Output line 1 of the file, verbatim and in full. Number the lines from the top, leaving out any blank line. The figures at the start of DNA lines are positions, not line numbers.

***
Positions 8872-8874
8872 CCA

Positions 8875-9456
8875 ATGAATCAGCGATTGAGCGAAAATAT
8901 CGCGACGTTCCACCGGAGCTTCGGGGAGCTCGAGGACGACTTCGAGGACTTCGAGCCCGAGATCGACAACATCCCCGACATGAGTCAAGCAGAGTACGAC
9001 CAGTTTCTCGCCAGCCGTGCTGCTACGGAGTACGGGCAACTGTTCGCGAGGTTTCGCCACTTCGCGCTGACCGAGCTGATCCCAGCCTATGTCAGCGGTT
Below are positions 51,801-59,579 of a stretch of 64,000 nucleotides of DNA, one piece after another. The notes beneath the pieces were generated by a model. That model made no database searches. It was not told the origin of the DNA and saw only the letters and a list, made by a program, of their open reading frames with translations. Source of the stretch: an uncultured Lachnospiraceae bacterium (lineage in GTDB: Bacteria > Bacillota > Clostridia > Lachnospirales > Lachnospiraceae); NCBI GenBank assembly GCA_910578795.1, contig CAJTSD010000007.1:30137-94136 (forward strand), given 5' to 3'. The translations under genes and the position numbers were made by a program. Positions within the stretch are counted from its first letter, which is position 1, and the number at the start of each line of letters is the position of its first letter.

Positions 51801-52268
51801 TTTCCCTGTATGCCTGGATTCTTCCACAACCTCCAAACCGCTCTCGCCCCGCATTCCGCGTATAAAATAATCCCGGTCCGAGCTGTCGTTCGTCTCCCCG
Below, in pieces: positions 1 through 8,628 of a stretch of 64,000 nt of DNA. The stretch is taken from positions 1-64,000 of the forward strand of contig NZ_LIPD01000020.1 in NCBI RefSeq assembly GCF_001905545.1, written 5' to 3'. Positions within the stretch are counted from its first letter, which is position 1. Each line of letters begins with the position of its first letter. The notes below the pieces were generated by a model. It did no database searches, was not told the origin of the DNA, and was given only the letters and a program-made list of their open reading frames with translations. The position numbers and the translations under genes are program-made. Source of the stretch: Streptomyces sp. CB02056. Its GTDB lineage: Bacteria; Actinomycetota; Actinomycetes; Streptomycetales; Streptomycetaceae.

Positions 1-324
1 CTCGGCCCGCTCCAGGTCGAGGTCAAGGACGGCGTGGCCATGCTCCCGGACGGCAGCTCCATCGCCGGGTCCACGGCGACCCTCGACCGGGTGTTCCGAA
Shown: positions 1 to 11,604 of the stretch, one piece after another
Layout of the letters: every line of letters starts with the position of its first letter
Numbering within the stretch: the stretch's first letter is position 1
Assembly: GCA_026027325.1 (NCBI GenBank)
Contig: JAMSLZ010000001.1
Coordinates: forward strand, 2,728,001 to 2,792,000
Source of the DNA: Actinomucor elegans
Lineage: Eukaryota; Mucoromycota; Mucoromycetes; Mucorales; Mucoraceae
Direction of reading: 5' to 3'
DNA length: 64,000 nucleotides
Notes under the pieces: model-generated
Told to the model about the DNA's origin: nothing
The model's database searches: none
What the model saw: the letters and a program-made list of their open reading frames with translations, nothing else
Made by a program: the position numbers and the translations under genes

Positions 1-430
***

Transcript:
Positions 8872-8874